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Criminals steal solar panels from hospitals and clinics

by Staff Reporter
08 Mar 2020 at 06:46hrs | Views
WELL-ORCHESTRATED syndicates stealing solar panels installed at Beitbridge's rural hospitals and clinics to help cushion the health facilities against load-shedding have become a menace, compromising service provision.

The criminals are also targeting other key solar infrastructure in villages, raising the need for communities, traditional leaders and the police to collaborate in fighting crime.

Since the beginning of 2019, thieves targeting solar panels and related accessories have hit Swereki, Lilombe, Mapili and Chamnangana clinics. Beitbridge West legislator, Cde Ruth Maboyi, said the thefts had reached alarming levels.

She urged communities to work with the police to revive the neighbourhood watch committees to minimise crime in the area. Cde Maboyi said traditional leaders should also impress upon their subjects the dangers associated with vandalising key social amenities within their communities.

According to the legislator, thefts have reportedly worsened the shortage of primary health care facilities in the district where the population is growing rapidly.

"We have a serious problem of thefts of solar panels from clinics and villagers' homes," said Cde Maboyi.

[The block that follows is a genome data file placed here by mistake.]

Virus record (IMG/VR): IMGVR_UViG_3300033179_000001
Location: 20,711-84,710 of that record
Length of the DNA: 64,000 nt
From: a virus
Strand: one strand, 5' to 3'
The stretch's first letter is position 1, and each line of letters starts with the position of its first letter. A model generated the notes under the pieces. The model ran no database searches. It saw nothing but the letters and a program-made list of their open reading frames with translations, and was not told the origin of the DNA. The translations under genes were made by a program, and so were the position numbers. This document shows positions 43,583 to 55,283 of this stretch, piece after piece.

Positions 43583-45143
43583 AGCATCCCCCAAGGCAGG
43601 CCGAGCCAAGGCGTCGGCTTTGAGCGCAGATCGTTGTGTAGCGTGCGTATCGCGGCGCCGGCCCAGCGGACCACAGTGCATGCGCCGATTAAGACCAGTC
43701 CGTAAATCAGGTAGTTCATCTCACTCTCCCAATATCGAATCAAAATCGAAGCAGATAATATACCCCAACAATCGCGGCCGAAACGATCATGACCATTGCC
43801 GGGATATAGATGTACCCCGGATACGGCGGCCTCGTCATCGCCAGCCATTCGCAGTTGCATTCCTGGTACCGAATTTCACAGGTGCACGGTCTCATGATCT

"We believe this is a syndicate because they attack several homes in a single day. The community and the police need to work together in dealing with this crime. It is sad to note that most clinics are now without solar panels because of theft."

She said the police should deal ruthlessly with these criminals and those who harbour them in their homes.

"If we don't look after this equipment we have ourselves to blame for the resultant poor health service delivery," she said.

The legislator said she will engage law enforcement agencies in Beitbridge town and those responsible for Beitbridge Rural District Council (BBRDC), to find a lasting solution to theft and vandalism of the district's key infrastructure.

The Sunday Mail reported that in places where power supplies have been tempered with, nursing staff resort to moving vaccines that need refrigeration to the main hospital in Beitbridge, which causes problems when there is an emergency.

Beitbridge district has an estimated population of 250 000 people. Two-thirds of the people live in the rural component where they walk between 20km and 50km to access the nearest health institution.

According to the World Health Organisation (WHO) standards, people must not walk for more than eight kilometres to access primary health care services.

Source - Sunday Mail

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